Light and with just enough cushioning to disperse shock, lightweight running shoes have come a long way since the minimalism boom nearly a decade ago.
You could say lightweight running shoes grew in popularity thanks to Christopher McDougall’s book Born to Run, in which he renounced traditional running shoes for causing running-related injuries and wrote about the superhuman endurance of the Tarahumara, a Mexican tribe who ran long distances in thin-sandals. But it’s also true that lightweight shoes feel great, regardless of prescribed running philosophies, and are useful as everyday trainers and racing shoes.
Brands picked up on the lightweight train, and by 2011, companies launched new footwear—Brooks PureProject and New Balance’s MR890, for instance—to encourage natural gait without extra weight. The movement hit a few snags, but findings show there is world enough for both “minimalist” and “maximalist” footwear—as long as you start running at a judicious pace.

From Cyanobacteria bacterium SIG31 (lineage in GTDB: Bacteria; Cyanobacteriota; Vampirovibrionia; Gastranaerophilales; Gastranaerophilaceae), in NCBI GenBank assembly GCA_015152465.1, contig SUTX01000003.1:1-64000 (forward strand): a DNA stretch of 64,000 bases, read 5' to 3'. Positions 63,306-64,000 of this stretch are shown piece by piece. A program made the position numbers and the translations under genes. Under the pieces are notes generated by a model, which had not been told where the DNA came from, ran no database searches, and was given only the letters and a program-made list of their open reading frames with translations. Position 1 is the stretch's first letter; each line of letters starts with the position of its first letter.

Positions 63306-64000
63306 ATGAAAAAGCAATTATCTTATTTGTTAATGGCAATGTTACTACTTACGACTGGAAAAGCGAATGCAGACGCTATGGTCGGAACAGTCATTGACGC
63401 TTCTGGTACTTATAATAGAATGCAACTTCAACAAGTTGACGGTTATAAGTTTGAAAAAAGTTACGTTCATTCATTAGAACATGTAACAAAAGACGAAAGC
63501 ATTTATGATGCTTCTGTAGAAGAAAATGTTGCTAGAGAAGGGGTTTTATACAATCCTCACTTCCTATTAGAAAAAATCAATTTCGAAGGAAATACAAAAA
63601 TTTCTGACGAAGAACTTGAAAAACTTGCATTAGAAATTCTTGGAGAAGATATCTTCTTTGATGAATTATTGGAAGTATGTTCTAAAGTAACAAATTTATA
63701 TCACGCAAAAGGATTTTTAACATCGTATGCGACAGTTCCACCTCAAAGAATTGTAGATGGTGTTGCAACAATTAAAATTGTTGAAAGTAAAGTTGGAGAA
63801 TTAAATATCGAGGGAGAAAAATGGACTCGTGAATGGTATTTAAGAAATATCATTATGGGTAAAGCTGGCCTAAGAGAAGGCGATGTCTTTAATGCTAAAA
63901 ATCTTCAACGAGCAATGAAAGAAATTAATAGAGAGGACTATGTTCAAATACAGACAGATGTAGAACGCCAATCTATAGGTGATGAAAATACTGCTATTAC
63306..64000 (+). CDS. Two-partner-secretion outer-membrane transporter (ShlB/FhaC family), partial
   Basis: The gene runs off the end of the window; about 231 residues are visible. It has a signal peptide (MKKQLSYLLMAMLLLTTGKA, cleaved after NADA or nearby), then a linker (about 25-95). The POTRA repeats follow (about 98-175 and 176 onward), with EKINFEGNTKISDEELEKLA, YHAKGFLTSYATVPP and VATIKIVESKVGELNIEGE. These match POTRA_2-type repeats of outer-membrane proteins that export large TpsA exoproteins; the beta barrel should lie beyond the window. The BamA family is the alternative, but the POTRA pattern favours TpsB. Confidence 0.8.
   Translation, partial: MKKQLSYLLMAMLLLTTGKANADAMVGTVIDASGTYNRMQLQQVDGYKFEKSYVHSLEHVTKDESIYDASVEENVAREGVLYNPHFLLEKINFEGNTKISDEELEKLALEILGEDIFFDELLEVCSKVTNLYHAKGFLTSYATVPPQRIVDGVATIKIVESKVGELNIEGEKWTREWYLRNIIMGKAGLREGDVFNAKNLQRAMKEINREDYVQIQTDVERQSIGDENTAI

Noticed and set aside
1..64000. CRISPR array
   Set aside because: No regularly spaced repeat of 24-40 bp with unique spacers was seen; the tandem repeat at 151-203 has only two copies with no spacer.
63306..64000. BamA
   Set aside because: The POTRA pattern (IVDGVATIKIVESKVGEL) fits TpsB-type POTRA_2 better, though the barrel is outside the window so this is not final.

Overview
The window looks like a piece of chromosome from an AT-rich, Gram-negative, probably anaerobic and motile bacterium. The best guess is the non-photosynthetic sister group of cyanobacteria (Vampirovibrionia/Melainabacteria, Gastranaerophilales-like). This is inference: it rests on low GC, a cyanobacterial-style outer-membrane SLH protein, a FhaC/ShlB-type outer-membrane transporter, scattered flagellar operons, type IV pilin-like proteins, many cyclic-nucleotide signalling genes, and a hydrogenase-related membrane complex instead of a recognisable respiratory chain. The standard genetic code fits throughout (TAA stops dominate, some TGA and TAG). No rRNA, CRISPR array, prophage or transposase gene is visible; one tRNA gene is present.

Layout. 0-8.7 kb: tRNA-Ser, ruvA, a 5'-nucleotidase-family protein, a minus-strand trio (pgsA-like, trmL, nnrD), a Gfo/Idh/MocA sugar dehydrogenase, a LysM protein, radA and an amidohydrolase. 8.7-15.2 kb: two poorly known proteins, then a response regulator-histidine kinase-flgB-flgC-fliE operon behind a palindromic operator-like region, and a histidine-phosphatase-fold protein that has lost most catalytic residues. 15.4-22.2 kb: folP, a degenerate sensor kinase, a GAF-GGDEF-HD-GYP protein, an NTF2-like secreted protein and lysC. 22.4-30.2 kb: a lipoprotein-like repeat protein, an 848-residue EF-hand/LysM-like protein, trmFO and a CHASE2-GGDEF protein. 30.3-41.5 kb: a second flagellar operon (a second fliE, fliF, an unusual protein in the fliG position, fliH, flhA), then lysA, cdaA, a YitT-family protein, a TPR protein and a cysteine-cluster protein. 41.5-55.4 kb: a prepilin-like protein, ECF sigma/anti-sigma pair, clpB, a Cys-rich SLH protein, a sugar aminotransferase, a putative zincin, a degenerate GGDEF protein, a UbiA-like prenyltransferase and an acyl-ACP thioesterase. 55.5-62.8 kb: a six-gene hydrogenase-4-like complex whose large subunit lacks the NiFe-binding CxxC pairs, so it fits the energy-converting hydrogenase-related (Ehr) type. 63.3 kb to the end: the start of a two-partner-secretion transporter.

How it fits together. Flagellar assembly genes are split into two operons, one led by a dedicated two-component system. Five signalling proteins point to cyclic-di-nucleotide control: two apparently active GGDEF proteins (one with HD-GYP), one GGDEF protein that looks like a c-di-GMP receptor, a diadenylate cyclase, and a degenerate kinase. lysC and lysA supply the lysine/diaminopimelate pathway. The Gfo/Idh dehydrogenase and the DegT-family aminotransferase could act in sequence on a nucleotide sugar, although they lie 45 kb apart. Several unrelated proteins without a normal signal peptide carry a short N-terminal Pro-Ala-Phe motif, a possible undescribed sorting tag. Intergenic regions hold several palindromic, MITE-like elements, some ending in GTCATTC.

Down to a Science
The appeal of lightweight shoes is based on speedier running performance and biomechanical science. Brands have refined the lightweight running shoe by analyzing stride and gait, using impact measuring devices, and constructing sneakers to encourage natural form instead of correcting it.
Flexible knit uppers and thinner, bouncier midsoles, zero-drop platforms, and wider toe boxes are all innovations that have created the present-day lightweight trainer.
From Moderately Soft to Barefoot-Feel
Not all lightweight sneakers simulate barefoot running. Some shoes are moderately cushioned, making them ideal for runners who want to make the transition to minimalism, or for runners who want to go faster without sacrificing cushioning.
These road and trail shoes floated to the top of our lab data charts for weight as the lightest shoes in the bunch. Our wear-testers raved about how effortless the miles felt in these picks, and they loved the sensation of not being weighed down. We’re pretty sure you’ll love that, too.